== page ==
True North Records president Geoff Kulawick noted that the deal offered by streaming services is already better than the situation that immediately preceded their arrival – the proliferation of illegal file-sharing services such as Napster, which paid no compensation to artists whatsoever.
“I’d rather have low proceeds than no proceeds,” Geoff said.
From his perspective, streaming services deserve credit for putting illegal file-sharers out of business and creating an infrastructure in which artists and their allies can mobilize for better pay.
What’s needed now, he said, is a healthy field of competing services to help drive royalty rates up.
“The fact that Spotify is not Google, Amazon or Apple is a good thing,” he said.
“The bad guys here are the big tech companies, especially Google, who are constantly trying to drive down the value of content on their platform.”
So what happens if you’re not on Spotify?
But while competition among streaming services might pave the way for better pay in the future, it hasn’t happened yet. And that’s why at least one successful band in the Canadian roots milieu refuses to play ball.
“We’ve exchanged an illegal system that paid us nothing for a legal system that pays us nothing,” said Nicolas Boulerice of the Juno and Felix Award-winning Quebec traditional music giant Le Vent du Nord.
Around two years ago, the band members asked their label, Borealis, to pull the band’s music from streaming services after fans started telling them they “no longer needed to buy their albums.
”For a band that still sells around 15,000 copies of each new release, the loss of those sales was a serious concern, he said, speaking on the phone in French from his home in Quebec.
“In folk, people still buy albums,” Nicolas explained. It’s not like genres such as pop and rock, where the music-should-be-free mentality took hold with the advent of the mp3 – or at least with the advent of connection speeds that made it feasible to transfer them – and where the idea of free music is now so ingrained in a generation of fans that artists have little to lose by going along with it.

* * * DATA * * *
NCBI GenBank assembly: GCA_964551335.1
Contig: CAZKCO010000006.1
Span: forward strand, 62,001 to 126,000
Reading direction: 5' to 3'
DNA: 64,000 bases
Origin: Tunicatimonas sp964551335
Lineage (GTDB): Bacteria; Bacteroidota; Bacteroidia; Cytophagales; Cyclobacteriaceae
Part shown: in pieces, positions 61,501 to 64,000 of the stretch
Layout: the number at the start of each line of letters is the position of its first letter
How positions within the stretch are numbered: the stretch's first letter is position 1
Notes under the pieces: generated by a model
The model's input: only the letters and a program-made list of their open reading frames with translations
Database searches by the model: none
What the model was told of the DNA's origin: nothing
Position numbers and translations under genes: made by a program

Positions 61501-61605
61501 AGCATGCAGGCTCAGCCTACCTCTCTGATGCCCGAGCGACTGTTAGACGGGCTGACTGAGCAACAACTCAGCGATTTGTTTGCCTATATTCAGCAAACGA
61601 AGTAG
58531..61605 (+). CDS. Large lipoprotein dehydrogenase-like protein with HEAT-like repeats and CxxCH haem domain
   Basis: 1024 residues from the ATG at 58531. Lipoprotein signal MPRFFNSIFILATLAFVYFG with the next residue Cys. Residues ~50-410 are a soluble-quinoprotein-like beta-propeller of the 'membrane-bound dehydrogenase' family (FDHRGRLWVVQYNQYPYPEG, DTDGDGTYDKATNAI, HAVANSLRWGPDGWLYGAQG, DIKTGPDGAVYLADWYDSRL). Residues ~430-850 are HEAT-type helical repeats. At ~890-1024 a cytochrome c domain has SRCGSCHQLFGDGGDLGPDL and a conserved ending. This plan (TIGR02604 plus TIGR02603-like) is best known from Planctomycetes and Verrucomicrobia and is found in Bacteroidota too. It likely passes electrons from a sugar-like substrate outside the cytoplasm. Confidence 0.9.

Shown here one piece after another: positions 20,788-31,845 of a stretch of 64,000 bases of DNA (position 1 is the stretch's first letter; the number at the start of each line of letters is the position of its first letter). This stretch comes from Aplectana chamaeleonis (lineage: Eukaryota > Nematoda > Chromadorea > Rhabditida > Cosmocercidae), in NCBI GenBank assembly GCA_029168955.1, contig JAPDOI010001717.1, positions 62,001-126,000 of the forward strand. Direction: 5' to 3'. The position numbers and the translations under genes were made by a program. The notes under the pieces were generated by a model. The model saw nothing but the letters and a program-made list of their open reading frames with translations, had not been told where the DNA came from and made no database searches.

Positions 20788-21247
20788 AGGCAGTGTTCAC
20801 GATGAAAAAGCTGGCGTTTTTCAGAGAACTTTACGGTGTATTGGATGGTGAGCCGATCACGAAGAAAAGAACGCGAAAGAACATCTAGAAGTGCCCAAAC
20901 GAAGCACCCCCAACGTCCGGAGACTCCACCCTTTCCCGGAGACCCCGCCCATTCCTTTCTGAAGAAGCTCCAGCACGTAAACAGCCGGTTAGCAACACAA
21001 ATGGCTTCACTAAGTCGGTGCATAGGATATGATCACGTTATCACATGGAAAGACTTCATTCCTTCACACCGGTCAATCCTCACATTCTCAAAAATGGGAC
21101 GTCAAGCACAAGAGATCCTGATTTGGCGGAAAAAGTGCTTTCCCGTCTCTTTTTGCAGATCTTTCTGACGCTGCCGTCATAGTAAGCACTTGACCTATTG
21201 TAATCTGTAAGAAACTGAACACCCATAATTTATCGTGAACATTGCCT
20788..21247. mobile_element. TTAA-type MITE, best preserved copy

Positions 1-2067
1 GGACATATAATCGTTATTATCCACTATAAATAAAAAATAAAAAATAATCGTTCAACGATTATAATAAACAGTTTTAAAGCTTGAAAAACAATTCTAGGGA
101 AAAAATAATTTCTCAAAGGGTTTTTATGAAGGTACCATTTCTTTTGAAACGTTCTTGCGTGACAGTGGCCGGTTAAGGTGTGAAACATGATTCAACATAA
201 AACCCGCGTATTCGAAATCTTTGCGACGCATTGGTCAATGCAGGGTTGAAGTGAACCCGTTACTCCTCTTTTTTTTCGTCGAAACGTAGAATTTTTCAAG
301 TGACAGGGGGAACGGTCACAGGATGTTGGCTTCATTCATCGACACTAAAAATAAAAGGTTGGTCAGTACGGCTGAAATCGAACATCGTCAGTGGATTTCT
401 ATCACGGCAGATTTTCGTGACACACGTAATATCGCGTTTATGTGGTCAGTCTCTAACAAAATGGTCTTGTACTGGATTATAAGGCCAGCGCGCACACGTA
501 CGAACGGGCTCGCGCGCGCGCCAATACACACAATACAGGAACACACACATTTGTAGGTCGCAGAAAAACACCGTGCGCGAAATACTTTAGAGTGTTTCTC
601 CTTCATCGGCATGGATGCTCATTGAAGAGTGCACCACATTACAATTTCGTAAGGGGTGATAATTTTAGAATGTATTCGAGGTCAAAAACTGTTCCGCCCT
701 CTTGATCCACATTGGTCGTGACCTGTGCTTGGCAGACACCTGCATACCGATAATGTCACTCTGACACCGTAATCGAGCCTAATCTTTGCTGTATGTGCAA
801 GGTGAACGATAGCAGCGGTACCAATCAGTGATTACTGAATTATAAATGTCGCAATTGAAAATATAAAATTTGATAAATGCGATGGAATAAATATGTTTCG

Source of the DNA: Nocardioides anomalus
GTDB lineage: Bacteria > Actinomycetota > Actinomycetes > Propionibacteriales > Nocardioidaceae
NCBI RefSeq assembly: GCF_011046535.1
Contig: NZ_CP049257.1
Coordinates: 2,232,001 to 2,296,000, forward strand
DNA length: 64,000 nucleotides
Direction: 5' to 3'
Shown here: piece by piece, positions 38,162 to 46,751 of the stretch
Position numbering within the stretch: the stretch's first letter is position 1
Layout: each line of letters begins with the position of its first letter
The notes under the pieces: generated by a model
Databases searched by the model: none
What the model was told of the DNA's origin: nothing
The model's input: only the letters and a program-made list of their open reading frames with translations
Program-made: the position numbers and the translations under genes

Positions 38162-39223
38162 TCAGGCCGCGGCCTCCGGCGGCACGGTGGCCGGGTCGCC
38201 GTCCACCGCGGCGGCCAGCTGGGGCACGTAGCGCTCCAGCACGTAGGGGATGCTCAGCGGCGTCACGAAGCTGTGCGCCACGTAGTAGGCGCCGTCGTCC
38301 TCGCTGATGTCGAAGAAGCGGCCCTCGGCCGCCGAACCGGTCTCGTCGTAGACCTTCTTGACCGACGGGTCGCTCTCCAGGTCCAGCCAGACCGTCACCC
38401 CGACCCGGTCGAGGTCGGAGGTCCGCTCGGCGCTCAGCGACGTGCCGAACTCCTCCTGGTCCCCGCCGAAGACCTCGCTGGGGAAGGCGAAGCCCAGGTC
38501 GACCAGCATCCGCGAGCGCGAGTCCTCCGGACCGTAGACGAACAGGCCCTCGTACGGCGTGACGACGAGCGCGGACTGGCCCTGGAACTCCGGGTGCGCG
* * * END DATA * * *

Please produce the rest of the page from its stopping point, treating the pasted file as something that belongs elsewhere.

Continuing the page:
Le Vent du Nord announces to fans at its shows that its albums are largely not available to stream, he said, and it encourages them to buy them at the merch table on-site. The result, he said, has been more sales!
Still, Nicolas concedes, the band recognizes it will miss out on opportunities if it bypasses the streaming services completely.
He cites as an example the case of a reviewer in California who told the band he only reviewed albums he could access streams of.
For this reason, the band is considering posting a compilation of songs on the services while holding back their full albums to sell at shows or through their label.
At the same time, it’s trying to educate fans about the low low streaming rates, in hopes that they will choose to consume music in ways that compensate artists more appropriately.
“For a lot of people it’s cool, Spotify. They don’t realize the damage it does,” Nicolas said. “I believe that music lovers, if they knew the situation, would choose their music differently.”
Correction: A previous version of this story mis-stated the average Spotify royalty rate and the number of streams needed to earn enough money to buy a box of Kraft Dinner.